Originally, according to Wikipedia and other articles I’ve read wooden kitchen breadboards were used for electronics, which is where the term started. I’ve started using them too. I had a couple of accidents where they magic smoke was released from a couple of Arduino boards when an Arduino module was bumped and moved over a screwdriver in one case and a piece of metal in another. That smoke can escape pretty quickly. I also got tired of connections coming loose when moving the project between sessions. I thought I would share some of my results as they may help someone.
I started by trying to make my own boards, but found I didn’t really have any suitable timber, but I may come back and look at options later.
I found our local Kmart had suitable items. The first is a beautiful acacia serving board. Originally it had a timber handle. I cut that off as it made it a bit long and awkward. It’s not the easiest timber to cut, but I do have some good tools for that and the results were ok. For this one I attached a 20×4 LCD display, battery holder, rotary encoder and joystick. I tried to include items that wouldn’t plug into the solderless breadboard, but adding all these may have been a mistake. I doubt I will use the joystick, but that’s ok. The dark timber looks great. What I hadn’t expected was how much more pleasing it made working on a project when everything is held together on such a beautiful piece of timber.
Kmart no longer have the exact same board but they did get these Anko bamboo serving boards. They came in a pack of 3 boards for $6, so the price was right. They are not as beautiful as the first board and they are smaller, but they are made of bamboo which I presume is more environmentally friendly and their size and thickness make them ideal for smaller projects. I made up several with solderless breadboards attached. This one includes a 16×2 LCD display.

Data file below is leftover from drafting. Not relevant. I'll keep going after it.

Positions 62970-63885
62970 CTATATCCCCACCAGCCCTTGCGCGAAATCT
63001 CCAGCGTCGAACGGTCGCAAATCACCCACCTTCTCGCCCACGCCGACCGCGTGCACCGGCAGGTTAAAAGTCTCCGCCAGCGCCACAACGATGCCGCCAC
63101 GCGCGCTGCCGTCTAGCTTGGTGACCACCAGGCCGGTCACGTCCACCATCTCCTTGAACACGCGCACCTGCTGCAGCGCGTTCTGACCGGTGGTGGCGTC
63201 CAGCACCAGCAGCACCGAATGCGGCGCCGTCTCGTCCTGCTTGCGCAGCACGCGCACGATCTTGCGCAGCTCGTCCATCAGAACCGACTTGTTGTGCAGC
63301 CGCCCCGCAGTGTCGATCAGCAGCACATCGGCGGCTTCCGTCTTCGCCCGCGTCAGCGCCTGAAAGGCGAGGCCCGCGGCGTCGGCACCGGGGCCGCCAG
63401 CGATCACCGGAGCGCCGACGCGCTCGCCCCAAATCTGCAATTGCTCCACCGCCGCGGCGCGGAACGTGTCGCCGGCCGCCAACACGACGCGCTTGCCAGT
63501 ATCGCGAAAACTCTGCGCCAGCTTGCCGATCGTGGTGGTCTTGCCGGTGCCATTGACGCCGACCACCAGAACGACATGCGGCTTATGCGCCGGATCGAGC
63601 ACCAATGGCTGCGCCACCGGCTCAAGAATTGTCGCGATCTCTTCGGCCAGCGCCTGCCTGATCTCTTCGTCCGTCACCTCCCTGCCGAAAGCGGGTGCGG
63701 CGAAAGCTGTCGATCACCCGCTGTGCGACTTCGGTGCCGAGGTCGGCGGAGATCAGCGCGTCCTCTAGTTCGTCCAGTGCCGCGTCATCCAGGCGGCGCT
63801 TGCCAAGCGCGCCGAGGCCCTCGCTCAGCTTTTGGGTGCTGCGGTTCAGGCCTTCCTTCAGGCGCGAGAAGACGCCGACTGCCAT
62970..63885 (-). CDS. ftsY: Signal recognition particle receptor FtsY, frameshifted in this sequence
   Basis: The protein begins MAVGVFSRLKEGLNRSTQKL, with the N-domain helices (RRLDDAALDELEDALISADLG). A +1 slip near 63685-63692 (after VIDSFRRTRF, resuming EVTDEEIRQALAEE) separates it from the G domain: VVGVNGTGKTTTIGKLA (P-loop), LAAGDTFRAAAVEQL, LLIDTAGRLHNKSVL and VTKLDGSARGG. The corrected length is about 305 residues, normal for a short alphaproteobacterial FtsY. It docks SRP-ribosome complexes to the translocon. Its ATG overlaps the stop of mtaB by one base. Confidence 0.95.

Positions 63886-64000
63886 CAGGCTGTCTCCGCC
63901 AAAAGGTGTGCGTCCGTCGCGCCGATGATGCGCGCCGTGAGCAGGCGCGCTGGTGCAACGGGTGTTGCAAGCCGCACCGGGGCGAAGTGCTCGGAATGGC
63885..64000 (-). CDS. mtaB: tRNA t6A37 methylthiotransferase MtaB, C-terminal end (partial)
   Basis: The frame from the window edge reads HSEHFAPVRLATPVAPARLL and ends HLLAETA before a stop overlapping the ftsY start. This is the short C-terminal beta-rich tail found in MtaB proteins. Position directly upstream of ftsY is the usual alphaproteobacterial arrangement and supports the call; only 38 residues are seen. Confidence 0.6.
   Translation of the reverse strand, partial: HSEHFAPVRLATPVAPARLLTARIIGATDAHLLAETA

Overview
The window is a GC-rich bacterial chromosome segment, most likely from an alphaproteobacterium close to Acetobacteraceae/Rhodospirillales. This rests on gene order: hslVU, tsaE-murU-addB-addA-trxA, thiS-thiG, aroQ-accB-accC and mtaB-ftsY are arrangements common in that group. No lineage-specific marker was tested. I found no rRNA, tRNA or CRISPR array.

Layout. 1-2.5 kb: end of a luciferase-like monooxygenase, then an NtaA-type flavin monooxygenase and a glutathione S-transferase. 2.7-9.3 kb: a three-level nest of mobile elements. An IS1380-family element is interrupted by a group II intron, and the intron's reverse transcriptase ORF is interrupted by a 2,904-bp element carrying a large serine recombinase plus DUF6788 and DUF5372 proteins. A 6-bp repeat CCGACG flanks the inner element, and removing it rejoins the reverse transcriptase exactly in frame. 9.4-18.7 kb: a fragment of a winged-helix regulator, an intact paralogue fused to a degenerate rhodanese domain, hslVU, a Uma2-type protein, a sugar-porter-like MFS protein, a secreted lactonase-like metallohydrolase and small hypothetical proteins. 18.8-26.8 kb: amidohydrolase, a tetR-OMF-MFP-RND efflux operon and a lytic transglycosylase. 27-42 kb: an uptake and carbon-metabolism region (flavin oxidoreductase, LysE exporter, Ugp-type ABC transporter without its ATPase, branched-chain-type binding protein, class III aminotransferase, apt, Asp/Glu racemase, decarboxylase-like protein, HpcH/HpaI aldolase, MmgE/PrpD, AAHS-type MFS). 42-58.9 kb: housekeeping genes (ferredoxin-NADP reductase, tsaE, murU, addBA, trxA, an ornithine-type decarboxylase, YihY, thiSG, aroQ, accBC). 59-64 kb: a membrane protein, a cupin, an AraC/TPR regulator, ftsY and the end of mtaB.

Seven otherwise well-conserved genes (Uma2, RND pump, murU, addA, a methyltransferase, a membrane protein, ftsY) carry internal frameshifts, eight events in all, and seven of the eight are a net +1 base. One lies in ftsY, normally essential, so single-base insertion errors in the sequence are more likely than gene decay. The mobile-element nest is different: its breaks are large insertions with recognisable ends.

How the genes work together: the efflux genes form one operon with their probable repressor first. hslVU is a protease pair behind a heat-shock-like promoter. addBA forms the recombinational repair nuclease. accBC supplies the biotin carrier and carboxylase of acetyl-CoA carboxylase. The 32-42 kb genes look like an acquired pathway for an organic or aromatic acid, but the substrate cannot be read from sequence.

I like these LCD displays a lot so I included one on this board. I bought the I2C board and LCDs separately as I didn’t want them pre-soldered together. This allowed me to solder them together with greater distance between the LCD and backpack module. I could then carefully bend the pins so that the LCD sat at a useful angle and the I2 C board was easily accessible for adjusting the contrast and reading the pin connections.
To mount modules to the board I’ve found a couple of different sized plastic tubing. It’s easy to cut to different lengths. There are probably lots of tools to cut it with but I usually use a pair of heavy duty wire strippers, not because it requires a lot of force, but as it has just the right sized cutter that makes it easy to do a neat cut. The tubing can squash a bit so if their lengths are not identical it doesn’t really matter.
Overall, this has made tinkering much more enjoyable. I’m still looking out for improvements.
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